To what extent should bank credit be allowed to evolve from its traditional relationship banking model to the transaction-oriented model?
The historic credit crisis of 2007-2008 brought an important question sharply into focus—to what extent should bank credit be allowed to evolve from its traditional relationship banking model to the transaction-oriented model that has largely emerged over the last two decades? This fundamental shift in banking has been due to the explosive growth in the secondary syndicated loan market. The presence of this market transforms bank credit to an "originate-to-distribute" model, where banks can originate loans, earn their fees, and then distribute them to other investors in a largely opaque manner.
This shift to the "originate-to-distribute" model of bank credit has important implications for all market participants, including the originating banks, the participating loan investors, the borrowing firms, and the regulators. The banks’ superior information about their borrowers gives rise to concerns about adverse selection—are the banks selling off loans about which they have negative private (unobservable) information? In a perfect market, this should lead to a breakdown of the secondary loan market due to the classic "lemons" problem. The issue of adverse selection is important from the perspective of the participating loan investors as well — can they trust that the bank selling the loan is doing so due to legitimate motives (like capital relief and risk management) rather than due to negative private information? Alternatively, does it lead to moral hazard in terms of impairment in the monitoring function of banks, thereby having a negative effect on the borrowers?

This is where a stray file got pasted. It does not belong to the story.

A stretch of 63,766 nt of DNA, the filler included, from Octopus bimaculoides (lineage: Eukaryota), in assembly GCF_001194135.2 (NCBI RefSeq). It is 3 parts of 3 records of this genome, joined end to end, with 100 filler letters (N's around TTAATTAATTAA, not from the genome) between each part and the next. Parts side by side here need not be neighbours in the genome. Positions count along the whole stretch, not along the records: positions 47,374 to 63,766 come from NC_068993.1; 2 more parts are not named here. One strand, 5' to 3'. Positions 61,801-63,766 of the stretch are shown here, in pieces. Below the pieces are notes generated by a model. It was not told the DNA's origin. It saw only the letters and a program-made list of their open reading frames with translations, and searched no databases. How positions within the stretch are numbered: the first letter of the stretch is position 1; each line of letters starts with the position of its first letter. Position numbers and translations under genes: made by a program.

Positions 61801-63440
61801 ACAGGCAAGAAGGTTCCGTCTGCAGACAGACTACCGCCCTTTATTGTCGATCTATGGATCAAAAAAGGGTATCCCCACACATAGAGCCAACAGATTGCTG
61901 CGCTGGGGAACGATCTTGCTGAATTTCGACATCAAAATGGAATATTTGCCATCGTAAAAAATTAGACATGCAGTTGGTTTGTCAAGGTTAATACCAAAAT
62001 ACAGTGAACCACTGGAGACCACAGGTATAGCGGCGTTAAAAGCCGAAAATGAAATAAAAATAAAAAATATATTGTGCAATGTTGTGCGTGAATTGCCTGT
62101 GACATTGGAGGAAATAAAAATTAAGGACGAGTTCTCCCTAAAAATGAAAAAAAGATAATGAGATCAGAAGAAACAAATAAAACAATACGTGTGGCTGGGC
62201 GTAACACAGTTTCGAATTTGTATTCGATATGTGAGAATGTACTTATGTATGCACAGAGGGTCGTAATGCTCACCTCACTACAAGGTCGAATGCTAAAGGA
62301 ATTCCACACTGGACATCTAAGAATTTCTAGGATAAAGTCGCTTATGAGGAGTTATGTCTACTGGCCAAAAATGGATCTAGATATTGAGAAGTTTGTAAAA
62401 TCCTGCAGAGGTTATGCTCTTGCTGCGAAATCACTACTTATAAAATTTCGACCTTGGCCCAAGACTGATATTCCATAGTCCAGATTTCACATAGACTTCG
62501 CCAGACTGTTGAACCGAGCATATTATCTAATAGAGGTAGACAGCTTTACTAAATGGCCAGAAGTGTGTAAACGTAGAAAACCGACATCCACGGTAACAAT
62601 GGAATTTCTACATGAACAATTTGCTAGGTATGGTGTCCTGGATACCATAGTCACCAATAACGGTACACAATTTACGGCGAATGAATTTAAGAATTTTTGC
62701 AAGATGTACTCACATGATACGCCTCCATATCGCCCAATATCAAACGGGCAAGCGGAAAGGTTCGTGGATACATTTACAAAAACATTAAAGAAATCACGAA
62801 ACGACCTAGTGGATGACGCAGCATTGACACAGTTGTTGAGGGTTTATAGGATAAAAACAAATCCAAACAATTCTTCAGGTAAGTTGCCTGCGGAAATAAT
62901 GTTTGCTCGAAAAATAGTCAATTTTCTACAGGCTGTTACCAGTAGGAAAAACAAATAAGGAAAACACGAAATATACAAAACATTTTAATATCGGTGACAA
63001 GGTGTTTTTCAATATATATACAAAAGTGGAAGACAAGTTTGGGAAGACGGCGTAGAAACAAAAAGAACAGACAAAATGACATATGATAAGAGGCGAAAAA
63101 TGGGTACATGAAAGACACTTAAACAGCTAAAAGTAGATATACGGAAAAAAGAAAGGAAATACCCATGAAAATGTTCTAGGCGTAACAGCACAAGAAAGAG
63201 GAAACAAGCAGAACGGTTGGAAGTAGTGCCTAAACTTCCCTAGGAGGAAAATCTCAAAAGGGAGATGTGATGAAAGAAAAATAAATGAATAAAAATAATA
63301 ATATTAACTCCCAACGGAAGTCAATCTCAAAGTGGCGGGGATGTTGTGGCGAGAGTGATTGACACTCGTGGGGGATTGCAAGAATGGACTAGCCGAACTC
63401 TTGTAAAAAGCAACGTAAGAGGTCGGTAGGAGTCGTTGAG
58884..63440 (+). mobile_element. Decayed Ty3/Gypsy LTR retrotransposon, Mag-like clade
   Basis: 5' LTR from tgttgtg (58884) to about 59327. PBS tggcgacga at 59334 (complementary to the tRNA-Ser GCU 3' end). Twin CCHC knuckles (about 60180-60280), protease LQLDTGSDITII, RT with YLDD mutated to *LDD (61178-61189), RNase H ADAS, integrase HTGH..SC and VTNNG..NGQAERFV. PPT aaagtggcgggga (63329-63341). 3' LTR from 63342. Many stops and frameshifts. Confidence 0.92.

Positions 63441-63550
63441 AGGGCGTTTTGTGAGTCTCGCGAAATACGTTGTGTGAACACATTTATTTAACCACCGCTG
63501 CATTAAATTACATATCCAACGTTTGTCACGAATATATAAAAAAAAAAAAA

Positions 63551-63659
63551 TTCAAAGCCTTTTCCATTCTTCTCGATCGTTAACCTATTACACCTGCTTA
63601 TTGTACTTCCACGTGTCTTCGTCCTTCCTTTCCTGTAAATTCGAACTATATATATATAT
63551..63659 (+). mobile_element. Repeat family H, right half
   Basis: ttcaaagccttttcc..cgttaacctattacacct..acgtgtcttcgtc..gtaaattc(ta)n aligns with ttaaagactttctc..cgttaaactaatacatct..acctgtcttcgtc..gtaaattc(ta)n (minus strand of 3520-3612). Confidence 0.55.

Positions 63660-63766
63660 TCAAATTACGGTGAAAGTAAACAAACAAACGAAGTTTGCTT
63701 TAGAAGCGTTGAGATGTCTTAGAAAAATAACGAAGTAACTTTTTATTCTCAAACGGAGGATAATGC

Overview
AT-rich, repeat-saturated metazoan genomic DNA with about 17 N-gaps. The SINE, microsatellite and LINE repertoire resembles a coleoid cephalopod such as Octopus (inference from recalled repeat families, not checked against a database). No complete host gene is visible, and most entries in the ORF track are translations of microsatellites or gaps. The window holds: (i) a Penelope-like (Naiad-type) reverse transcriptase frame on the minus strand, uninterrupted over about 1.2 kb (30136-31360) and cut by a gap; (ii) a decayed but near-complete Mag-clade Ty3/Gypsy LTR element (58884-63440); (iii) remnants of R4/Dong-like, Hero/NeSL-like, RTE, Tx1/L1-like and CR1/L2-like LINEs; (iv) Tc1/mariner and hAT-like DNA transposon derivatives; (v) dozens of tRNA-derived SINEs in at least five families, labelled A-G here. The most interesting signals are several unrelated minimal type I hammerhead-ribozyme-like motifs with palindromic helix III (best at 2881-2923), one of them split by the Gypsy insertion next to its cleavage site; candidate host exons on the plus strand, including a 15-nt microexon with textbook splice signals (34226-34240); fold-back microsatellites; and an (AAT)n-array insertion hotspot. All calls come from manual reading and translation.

Associate Professor of Banking and Finance Anurag Gupta, PhD, shows that the borrowers whose loans are sold in the secondary market underperform their peers by about 9 percent per year (risk adjusted) over the three-year period following the initial sale of their loans. As a result, either banks are originating and selling loans of lower quality borrowers based on unobservable private information (adverse selection), and(or) loan sales lead to diminished bank monitoring that affects borrowers negatively (moral hazard). Based on their findings, Dr. Gupta and his collaborator, Antje Berndt from Carnegie Mellon University, propose regulatory restrictions on loan sales, increased disclosure, and a loan trading exchange/clearinghouse as mechanisms to alleviate these problems.
Gupta’s research received extensive media coverage including an article in the Wall Street Journal, a live television interview on CNBC’s Squawk Box, and coverage on NPR’s Marketplace, among others.
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